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How to Tape and Apply Joint Compound to Drywall

Dan is a licensed electrician and has been a homeowner for 40 years. He has nearly always done his own repair and improvement tasks.

Correctly installed drywall, ready for the mud.

Correctly installed drywall, ready for the mud.

Taping and Applying Joint Compound to Drywall

For most homeowners, there is no more dreaded job than finishing or applying tape and joint compound to drywall, but it doesn't have to be that way. With a little time and effort, the average homeowner who is reasonably handy around the home can successfully do the finish work prior to painting. Finishing drywall is an art that takes years to master, so although you may never become that proficient, you can do a good job that you will be pleased with.

  1. Prep the wall.
  2. Apply at least three layers: tape with compound, a block coat, and a skim coat.
  3. Let the wall dry completely and sand before applying the next layer.
  4. Paint the wall.

Each of these steps is described in detail below, with photos and videos to guide you.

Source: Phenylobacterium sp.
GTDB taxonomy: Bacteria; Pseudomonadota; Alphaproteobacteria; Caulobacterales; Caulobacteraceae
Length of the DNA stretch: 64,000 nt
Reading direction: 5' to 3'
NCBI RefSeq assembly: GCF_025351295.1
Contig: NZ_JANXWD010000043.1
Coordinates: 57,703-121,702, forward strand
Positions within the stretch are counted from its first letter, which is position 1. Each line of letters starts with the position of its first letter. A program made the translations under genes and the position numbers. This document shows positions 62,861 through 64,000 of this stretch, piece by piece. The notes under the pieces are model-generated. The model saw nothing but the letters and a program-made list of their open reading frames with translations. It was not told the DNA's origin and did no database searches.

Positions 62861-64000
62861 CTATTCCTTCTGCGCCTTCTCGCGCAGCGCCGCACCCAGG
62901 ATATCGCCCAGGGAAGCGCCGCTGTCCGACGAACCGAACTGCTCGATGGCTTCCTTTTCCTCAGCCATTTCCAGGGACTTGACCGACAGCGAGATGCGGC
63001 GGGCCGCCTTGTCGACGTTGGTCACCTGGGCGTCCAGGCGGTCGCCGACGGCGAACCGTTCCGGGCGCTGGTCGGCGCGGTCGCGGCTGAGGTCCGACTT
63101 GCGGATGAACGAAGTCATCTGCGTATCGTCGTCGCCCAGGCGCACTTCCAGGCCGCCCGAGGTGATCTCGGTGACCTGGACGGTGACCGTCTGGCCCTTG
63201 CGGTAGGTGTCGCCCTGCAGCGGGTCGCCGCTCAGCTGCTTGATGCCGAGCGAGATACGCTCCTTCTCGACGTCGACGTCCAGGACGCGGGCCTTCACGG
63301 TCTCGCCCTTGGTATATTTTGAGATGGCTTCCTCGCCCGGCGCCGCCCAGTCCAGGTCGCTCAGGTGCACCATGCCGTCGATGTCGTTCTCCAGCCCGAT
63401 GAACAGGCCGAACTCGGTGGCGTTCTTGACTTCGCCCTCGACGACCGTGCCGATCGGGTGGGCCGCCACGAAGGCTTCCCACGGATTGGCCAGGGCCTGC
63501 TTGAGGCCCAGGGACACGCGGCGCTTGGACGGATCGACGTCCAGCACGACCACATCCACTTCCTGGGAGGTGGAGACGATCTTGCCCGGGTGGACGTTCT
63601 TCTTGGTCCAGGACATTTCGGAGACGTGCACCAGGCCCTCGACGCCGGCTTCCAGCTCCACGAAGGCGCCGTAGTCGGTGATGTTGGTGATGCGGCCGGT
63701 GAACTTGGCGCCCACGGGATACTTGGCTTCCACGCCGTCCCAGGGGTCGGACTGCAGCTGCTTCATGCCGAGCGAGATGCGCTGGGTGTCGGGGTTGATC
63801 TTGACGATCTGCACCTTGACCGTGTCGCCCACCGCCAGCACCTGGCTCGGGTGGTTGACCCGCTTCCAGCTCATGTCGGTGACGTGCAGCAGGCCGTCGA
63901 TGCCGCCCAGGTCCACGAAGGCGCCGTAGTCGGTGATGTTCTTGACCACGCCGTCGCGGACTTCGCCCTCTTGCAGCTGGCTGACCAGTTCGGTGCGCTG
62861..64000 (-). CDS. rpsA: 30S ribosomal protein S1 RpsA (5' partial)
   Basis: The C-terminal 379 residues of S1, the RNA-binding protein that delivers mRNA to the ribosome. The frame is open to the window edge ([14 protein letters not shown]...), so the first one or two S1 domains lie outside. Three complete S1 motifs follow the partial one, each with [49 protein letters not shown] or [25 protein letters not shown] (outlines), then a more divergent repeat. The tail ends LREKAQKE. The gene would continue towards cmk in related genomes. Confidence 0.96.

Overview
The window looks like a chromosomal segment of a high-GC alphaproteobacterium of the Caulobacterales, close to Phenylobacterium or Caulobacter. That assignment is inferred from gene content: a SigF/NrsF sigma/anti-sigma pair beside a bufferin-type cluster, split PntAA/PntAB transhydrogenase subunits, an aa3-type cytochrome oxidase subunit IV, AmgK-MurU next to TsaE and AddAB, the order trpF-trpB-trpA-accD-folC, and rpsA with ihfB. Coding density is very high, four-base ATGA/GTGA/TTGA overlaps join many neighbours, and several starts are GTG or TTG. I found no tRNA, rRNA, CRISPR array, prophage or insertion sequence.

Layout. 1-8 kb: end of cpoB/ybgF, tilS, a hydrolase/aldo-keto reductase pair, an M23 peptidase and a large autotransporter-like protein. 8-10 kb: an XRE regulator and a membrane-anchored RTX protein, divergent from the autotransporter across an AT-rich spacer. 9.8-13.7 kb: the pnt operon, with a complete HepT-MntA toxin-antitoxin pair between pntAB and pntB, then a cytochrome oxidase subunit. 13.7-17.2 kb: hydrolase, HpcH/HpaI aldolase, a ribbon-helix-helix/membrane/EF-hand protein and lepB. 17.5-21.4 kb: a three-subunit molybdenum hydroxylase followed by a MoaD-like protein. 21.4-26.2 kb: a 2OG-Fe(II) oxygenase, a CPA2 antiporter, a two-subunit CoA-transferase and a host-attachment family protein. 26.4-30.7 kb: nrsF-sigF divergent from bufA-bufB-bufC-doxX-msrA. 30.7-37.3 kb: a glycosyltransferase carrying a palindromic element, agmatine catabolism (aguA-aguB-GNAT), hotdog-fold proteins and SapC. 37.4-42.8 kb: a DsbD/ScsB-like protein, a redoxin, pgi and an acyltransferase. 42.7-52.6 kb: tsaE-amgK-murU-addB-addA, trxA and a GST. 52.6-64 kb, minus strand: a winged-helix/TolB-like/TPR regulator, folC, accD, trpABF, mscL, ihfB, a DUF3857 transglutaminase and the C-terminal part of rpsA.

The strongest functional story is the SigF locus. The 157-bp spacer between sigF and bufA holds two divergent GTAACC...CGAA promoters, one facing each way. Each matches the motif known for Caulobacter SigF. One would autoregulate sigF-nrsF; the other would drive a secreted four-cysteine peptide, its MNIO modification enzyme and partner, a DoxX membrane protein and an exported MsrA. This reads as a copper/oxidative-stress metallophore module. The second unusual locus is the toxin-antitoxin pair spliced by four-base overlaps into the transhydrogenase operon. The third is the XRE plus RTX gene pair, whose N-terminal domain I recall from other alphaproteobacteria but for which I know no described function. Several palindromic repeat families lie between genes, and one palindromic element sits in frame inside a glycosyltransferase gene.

How long will it take?

Be prepared to spend time on this job. I have seen a professional apply drywall tape and joint compound to an entire three-bedroom apartment in less than 2 hours, but the average homeowner should expect to spend about 2 hours on a single room.

In addition, tape is normally applied the first day; then, on the second and third days, you will apply joint compound again over all the joints and nails.

An all purpose drywall mud, along with two common types of drywall tape

An all purpose drywall mud, along with two common types of drywall tape

Tools and Supplies You'll Need for Applying Joint Compound

You will, of course, need joint compound and drywall tape.

What kind of joint compound do you need?

Joint compound comes in two "flavors"; hot mud and pre-mixed.

  • Hot mud is primarily used for patching small areas, filling holes, and very quick work as it is plaster based and sets up quickly. Speed Set or Quick Set are trade names for this type of joint compound.